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Compounding Turbo Crash Course

Do You Need More Than One Turbo?

Text By Trevor Reed, Photography by Diesel Power Archives, The Manufacturers

Are two turbos always better than one? How about three? The answer depends on what you plan to do with your diesel. While some setups can be used for multiple purposes, others may only be great during a competition. With the wrong upgrade, you might end up tormenting yourself with turbo lag at low engine speeds during daily driving, or running out of “oomph” during a contest. So, what do you really need?

While it may be simple to just assume “bigger is better” or “more turbos equals more fun,” you’ll actually need to find the correct balance of spin-up speed and top-end performance to meet your specific needs. If your vehicle is only used for daily driving, then a gigantic single turbo may actually reduce performance, except when your accelerator is on the floor and you are well beyond the speed limit (even in Montana or Texas).

On the other side of the spectrum, even though a Duramax with a stock turbocharger won the first Diesel Power Challenge—our competition that combines quarter-mile blasts, trailer drags, dyno runs, and sled pulling, along with a real-world, public-street mpg battle—it took generous levels of nitrous oxide and some luck to make it happen. If you have a truck that gets trailered to the dragstrip or the sled pull arena, you probably don’t need to worry about fuel mileage or instant acceleration, because you may be better served by a drivetrain package that really kicks in while you are deep into a run or pull. So, in this crash course, we hope to steer you toward the right direction in choosing the best turbo setup for your needs.

Daily-Driving Weekend Warriors
Most Diesel Power readers fall into the daily-driving weekend warrior category. During the week, these trucks are used for commuting to and from work. And on the weekends, they are driven to the dragstrip, hooked to a sled, or used to tow a large trailer. Massive power may not be needed on a daily basis, but you diesel soldiers want to be ready for battle with just a twist of the knob or tap of a touchscreen on the programmer.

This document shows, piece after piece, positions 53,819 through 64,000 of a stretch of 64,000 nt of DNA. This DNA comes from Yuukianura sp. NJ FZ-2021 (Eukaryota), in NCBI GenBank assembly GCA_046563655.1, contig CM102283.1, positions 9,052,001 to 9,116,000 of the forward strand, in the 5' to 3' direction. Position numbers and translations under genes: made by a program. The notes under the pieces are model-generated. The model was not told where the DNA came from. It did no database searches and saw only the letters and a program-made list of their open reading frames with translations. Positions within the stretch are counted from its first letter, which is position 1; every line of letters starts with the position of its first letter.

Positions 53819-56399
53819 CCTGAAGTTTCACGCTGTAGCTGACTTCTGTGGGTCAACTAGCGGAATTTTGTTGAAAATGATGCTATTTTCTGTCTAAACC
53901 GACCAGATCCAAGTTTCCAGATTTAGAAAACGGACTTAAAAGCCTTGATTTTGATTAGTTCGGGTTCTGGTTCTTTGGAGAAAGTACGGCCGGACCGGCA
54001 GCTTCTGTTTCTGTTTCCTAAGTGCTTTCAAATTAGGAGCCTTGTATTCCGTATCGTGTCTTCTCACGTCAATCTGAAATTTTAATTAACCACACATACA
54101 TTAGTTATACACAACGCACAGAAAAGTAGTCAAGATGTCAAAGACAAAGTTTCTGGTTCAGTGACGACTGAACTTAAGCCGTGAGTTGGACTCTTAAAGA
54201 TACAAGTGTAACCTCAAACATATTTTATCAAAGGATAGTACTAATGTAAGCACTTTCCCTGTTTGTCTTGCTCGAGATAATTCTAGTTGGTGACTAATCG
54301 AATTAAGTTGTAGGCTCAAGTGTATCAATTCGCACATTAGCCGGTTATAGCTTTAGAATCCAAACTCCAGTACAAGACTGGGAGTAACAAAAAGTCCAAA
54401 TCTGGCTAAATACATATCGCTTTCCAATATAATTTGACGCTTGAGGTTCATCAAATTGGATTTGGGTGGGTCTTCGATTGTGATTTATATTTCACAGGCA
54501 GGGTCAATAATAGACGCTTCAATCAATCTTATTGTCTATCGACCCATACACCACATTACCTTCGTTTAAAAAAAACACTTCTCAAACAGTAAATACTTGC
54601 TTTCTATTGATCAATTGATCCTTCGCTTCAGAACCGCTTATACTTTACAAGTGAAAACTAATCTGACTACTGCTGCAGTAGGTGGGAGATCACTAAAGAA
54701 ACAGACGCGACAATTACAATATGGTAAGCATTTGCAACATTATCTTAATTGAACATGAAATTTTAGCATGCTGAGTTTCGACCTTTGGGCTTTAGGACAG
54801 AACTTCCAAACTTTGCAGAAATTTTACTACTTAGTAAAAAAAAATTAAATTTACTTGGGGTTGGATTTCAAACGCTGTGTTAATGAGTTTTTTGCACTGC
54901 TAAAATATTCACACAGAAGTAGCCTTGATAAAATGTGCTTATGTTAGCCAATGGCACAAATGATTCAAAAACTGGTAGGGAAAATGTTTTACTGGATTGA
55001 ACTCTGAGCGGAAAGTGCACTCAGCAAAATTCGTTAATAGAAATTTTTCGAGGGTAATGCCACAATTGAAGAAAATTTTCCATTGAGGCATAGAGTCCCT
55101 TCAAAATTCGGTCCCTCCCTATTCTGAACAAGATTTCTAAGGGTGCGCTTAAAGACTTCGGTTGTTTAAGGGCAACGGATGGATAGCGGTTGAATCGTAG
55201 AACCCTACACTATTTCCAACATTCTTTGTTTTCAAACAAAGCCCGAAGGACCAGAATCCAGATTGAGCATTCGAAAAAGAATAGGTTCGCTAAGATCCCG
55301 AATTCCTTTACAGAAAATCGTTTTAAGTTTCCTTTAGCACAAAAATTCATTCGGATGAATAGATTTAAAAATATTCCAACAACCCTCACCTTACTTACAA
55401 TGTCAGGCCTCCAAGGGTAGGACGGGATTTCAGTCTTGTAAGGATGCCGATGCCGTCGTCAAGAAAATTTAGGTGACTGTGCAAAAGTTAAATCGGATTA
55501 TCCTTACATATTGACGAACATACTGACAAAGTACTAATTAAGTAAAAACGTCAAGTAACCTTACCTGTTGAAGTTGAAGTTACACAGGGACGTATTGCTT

Since these folks have the most diverse plans for their trucks, they also have the most options for powertrain enhancement. This includes reliance on the stock turbo (along with specialized programming), upgrading the factory turbo, or investing in a multiple turbo system. Plus, with large turbo upgrades, you’ll definitely need to improve your fueling system, enlarge the exhaust system, beef up your transmission, and improve the cooling, along with other modifications, to deal with the massive increases in power and torque.

If you want to upgrade your personal truck to be a lion on the weekends but a wild lamb during your daily drives, you’ll have to make some compromises. Your build plans are really quite open, with your upgrade options ranging from the following: installing a larger compressor wheel inside your stock turbo to move more air; throwing on a bigger wastegate to safeguard against overspinning your turbo; installing a completely new, larger primary turbo; stepping up to a two-turbo system, which uses a small compressor (either the stock, variable-geometry turbo, or an upgraded primary turbo) for low-end power along with an extra-large turbo, which kicks in when the truck is being pushed toward its limits; or even a compound turbo system that uses a larger turbo and an even bigger secondary charger.